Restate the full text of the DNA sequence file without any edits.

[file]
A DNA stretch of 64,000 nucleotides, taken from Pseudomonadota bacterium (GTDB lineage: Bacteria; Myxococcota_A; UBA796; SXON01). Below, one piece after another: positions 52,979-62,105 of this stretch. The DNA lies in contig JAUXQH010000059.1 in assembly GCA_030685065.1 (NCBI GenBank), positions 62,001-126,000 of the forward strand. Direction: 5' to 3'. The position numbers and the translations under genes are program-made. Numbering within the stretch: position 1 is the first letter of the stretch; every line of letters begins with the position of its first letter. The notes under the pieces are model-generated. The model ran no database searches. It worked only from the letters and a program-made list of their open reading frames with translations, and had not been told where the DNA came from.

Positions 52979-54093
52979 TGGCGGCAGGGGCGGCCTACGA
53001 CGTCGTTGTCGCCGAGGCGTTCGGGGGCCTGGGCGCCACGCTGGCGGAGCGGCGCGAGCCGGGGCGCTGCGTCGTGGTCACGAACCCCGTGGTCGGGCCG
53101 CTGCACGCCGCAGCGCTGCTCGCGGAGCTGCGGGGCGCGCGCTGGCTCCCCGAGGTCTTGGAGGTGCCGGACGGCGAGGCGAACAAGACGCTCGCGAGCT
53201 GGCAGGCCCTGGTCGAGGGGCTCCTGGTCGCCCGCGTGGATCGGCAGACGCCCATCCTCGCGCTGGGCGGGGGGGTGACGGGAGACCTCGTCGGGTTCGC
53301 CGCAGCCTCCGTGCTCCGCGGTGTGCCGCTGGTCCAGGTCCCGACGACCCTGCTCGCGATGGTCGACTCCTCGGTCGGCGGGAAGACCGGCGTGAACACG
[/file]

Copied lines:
A DNA stretch of 64,000 nucleotides, taken from Pseudomonadota bacterium (GTDB lineage: Bacteria; Myxococcota_A; UBA796; SXON01). Below, one piece after another: positions 52,979-62,105 of this stretch. The DNA lies in contig JAUXQH010000059.1 in assembly GCA_030685065.1 (NCBI GenBank), positions 62,001-126,000 of the forward strand. Direction: 5' to 3'. The position numbers and the translations under genes are program-made. Numbering within the stretch: position 1 is the first letter of the stretch; every line of letters begins with the position of its first letter. The notes under the pieces are model-generated. The model ran no database searches. It worked only from the letters and a program-made list of their open reading frames with translations, and had not been told where the DNA came from.

Positions 52979-54093
52979 TGGCGGCAGGGGCGGCCTACGA
53001 CGTCGTTGTCGCCGAGGCGTTCGGGGGCCTGGGCGCCACGCTGGCGGAGCGGCGCGAGCCGGGGCGCTGCGTCGTGGTCACGAACCCCGTGGTCGGGCCG
53101 CTGCACGCCGCAGCGCTGCTCGCGGAGCTGCGGGGCGCGCGCTGGCTCCCCGAGGTCTTGGAGGTGCCGGACGGCGAGGCGAACAAGACGCTCGCGAGCT
53201 GGCAGGCCCTGGTCGAGGGGCTCCTGGTCGCCCGCGTGGATCGGCAGACGCCCATCCTCGCGCTGGGCGGGGGGGTGACGGGAGACCTCGTCGGGTTCGC
53301 CGCAGCCTCCGTGCTCCGCGGTGTGCCGCTGGTCCAGGTCCCGACGACCCTGCTCGCGATGGTCGACTCCTCGGTCGGCGGGAAGACCGGCGTGAACACG